David Yamada's blog
On April 28, the New York State Psychological Association’s Organizational, Consulting, and Work Psychology Division is hosting a conference on workplace bullying at John Jay College of the City University of New York in Manhattan. Gary Namie and I are the keynote speakers, joined by an impressive cadre of presenters and moderators.
I’ve pasted in the agenda, speakers, and registration info below. Although I imagine that most of the attendees will be organizational psychologists and consultants, the conference is open to the public, with sliding fees based on affiliations, student status, etc. The registration link is here.
I sometimes field variations of this question concerning workplace bullying: Aren’t we talking about people who can’t deal with a tough boss?
My typical response is that there’s a big difference between a tough boss and an abusive one.
Case study: Christine Quinn
I’ve read and heard opposition to the adoption of laws that address bullying in work or school settings on the ground that such measures ”demonize” those accused of engaging in bullying behaviors.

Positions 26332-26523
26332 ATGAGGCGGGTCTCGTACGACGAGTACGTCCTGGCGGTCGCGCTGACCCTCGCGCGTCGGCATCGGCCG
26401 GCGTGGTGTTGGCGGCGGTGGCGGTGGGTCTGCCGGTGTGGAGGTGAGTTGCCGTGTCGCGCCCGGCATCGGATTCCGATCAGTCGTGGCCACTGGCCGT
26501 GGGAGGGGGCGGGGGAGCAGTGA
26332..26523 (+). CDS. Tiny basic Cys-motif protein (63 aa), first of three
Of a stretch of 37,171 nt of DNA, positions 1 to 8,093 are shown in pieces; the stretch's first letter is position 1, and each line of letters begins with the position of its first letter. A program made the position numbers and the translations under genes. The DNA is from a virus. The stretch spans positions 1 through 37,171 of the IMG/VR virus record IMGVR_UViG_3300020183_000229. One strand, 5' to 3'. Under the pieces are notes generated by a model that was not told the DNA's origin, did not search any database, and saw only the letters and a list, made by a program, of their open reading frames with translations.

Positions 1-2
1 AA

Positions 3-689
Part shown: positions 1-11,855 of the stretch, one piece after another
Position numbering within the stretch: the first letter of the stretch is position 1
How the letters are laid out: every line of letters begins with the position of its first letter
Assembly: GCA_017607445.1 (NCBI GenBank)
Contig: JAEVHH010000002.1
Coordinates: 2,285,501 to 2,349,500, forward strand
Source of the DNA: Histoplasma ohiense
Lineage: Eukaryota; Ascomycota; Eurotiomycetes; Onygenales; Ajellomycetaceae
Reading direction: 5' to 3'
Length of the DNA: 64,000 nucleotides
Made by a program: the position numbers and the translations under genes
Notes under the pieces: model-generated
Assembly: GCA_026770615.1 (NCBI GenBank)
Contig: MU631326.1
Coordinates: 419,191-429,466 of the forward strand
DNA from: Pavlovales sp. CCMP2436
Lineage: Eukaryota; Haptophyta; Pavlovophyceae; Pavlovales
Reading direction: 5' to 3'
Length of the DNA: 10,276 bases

I can’t speak for all current and proposed anti-bullying laws. However, as the author of the Healthy Workplace Bill, which serves as the primary template for workplace anti-bullying legislation across the country, I certainly can address whether that criticism fairly applies to this particular proposal.
I’ve spent most of my career associated with various non-profit organizations, and those experiences have taught me a lot about work life in this sector. Here’s a collection of posts especially relevant to working for non-profits:
1. Non-profits: If you need a committee to obsess over your mission statement, you may not have a real mission (July 2012) — Any decent non-profit organization should know its mission without convening a committee to define it!